Zhang Ji (poet from Hubei)

From Wikipedia, the free encyclopedia
Jump to navigation Jump to search
Statue of Zhang Ji at the Maple Bridge, Suzhou

Zhang Ji (traditional Chinese: 張繼; simplified Chinese: 张继; pinyin: Zhāng Jì; Wade–Giles: Chang Chi; fl. 8th century), courtesy name Yisun (懿孙), was a Chinese poet born in Xiangyang during the Tang dynasty.

Little is known of his life; his approximate dates are 712–715 to 779; he is known to have passed the jinshi examination in 753. He rose to be a secretary in the Board of Revenue.[1]

He is incorrectly credited under the name Chang Tsi as the author of the original Chinese text for the second movement of Das Lied von der Erde by Gustav Mahler.[2][3] The actual author of the poem used by Mahler was Qian Qi.[4]


Zhang is correctly credited with one poem which was included in the classic anthology Three Hundred Tang Poems, which was translated by Witter Bynner as "A Night-mooring near Maple Bridge" (楓橋夜泊) which references the Maple Bridge (楓橋), in Suzhou(蘇州) near the Hanshan Temple and its bells, which became famous because of this poem.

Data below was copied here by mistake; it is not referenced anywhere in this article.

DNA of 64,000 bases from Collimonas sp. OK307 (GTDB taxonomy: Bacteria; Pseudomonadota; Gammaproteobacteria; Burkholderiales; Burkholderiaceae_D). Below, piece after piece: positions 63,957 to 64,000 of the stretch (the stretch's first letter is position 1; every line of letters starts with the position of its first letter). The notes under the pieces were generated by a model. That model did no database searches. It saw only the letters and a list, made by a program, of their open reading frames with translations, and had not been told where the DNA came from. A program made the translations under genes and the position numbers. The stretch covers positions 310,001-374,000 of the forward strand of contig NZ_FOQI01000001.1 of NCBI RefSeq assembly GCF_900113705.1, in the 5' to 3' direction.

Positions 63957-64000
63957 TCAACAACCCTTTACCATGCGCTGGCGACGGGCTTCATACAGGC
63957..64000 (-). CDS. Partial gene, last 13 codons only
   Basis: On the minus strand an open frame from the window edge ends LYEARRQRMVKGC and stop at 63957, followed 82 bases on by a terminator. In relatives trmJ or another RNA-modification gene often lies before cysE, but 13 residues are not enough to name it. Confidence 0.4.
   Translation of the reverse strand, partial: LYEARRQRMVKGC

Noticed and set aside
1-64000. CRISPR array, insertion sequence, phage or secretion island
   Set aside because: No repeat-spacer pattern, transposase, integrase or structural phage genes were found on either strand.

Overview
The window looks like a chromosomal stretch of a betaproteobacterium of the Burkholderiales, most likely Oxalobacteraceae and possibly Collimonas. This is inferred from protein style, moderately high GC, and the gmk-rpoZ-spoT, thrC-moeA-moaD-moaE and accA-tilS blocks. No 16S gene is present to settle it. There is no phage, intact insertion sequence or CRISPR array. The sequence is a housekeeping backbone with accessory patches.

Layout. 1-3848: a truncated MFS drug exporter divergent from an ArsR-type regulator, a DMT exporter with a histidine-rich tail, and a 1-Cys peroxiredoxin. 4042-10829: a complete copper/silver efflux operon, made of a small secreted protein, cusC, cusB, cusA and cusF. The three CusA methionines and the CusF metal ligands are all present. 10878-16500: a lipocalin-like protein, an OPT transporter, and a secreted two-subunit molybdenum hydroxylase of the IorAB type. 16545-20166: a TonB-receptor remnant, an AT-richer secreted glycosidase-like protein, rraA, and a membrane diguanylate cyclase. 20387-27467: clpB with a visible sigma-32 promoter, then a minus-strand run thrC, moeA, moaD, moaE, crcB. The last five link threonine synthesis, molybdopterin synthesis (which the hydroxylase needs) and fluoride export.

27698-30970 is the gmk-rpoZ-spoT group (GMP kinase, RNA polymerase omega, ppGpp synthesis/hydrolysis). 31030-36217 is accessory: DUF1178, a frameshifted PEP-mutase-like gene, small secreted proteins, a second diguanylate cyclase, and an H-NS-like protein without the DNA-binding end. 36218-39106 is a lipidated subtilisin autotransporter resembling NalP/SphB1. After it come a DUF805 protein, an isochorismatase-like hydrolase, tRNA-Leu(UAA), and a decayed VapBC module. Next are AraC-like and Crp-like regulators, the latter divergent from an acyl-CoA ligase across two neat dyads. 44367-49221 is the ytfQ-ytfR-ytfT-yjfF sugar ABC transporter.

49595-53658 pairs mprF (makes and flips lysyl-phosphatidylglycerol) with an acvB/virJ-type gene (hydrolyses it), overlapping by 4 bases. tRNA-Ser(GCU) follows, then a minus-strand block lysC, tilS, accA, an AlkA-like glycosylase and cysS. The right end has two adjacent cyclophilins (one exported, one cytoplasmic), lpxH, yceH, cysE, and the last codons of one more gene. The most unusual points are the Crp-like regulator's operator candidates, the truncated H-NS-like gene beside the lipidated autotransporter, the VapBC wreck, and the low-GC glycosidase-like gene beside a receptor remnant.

Japanese poets used some of his poems for Japanese typical Shigin singing-style poetry.


  1. ^ Herbert A. Giles. "Chang Chi." A Chinese Biographical Dictionary. 1898.
  2. ^ Freed, Richard (2003-11-20). "About the Composition: Das Lied von der Erde". John F. Kennedy Center for the Performing Arts. Retrieved 13 December 2019.
  3. ^ "Teng-Leong Chew: The Identity of the Chinese Poem Mahler adapted for "Von der Jugend"" (PDF). Archived from the original (PDF) on December 22, 2006. Retrieved 2007-04-09.
  4. ^ Quantangshi, 卷236_23 《效古秋夜長》 錢起


External links[edit]